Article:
And thus, it's over.
46 days short of 50 years and 80 games shy of 8,000, the longest streak without being no-hit in major-league history ended on a sunny Saturday at Wrigley Field when Cole Hamels of the Phillies no-hit the Cubs 5-0.
Give the man credit. Cole Hamels is a very, very good pitcher and the Cubs have been having a rough time hitting lately. The irony is: the mediocre-to-bad teams the Cubs put on the field the last three years managed to keep the streak going. This team, which is supposed to be better, was the one that couldn't get a hit for one nine-inning game.
It almost got broken up on the very last play, a fly ball to center field by Kris Bryant. Odubel Herrera went back on it, turned the wrong way, then made a diving catch to preserve the no-no. Even though it went against the Cubs, it's worth watching:
Hamels became just the third visiting pitcher in Wrigley Field history to throw a no-hitter, and the first to not be a Cincinnati Reds hurler. The first was Fred Toney, May 2, 1917, a game once famed as a "double no-hitter," where the Cubs' Hippo Vaughn took a no-hitter into extra innings, but then gave it up. Vaughn was once considered to have thrown a no-hitter, but that was taken away a number of years ago when MLB ruled a pitcher had to actually have given up no hits and finished the game (and have it go at least nine innings, too) to get credit.
The other was Jim Maloney, who threw a 10-inning no-hitter against the Cubs in the first game of a doubleheader August 19, 1965, oddly, just three weeks before Sandy Koufax' perfect game September 9 of that year became the last time before Saturday that the Cubs had been no-hit. Maloney issued 10 walks in that 1-0 win; that's the last complete-game, 10-inning no-hitter in baseball history.
This game was the seventh time the Cubs have been no-hit; I will have a complete listing of those tomorrow morning. The Cubs had been tied with the Yankees for the fewest times being no-hit for any of the "Original 16" teams. Here's the complete list, including today's gem by Hamels:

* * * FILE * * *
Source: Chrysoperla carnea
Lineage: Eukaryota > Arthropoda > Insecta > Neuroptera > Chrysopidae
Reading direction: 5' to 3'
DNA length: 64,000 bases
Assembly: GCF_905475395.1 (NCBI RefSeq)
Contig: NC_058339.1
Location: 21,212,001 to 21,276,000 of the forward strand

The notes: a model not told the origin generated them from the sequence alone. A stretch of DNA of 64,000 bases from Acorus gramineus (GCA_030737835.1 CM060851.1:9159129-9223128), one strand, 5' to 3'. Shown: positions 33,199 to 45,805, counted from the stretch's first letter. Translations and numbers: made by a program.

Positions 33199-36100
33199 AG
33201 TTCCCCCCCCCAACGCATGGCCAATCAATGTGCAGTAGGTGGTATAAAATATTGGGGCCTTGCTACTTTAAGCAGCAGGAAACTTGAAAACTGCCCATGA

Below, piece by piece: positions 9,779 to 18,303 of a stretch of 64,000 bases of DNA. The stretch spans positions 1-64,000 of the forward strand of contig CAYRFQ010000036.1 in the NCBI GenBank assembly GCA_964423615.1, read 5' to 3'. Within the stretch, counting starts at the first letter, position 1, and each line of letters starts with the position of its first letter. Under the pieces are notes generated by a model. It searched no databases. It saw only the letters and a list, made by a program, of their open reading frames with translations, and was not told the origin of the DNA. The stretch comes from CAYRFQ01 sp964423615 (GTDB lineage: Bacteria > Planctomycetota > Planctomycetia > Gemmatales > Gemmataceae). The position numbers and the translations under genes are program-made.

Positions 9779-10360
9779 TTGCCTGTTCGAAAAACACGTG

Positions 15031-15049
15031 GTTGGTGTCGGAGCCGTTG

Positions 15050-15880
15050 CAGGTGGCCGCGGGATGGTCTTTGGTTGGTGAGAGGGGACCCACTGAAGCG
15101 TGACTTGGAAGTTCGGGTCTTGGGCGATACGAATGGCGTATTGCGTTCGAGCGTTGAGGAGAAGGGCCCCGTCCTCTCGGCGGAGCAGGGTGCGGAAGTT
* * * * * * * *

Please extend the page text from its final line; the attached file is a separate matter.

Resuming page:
Red Sox: 11
Twins: 11 (includes original Washington Senators)
White Sox: 13
Orioles: 17 (includes St. Louis Browns)
For those of us who took pride in the Cubs getting this far without being no-hit, we at least had the consolation of seeing baseball history. Hamels' no-hitter is the 290th in major-league history (and had already been added to the no-hitter Wikipedia page by the time I started writing this recap) and he was absolutely outstanding. It is just the 18th no-hitter where a pitcher registered 13 or more strikeouts. Now, what do the Phillies do? Hamels has been the subject of many trade rumors -- including being sent to the Cubs -- but what kind of message do they send to their fanbase if they trade him right after he throws a no-hitter?
The Cubs came close to a hit only a couple of times, including that last out. Bryant also hit a ball in the first inning that would have been a home run with the wind blowing out Friday, but with breezes off the lake Saturday, it was an out at the warning track. Herrera also made a great diving catch off a David Ross drive in the eighth inning to preserve things for Hamels.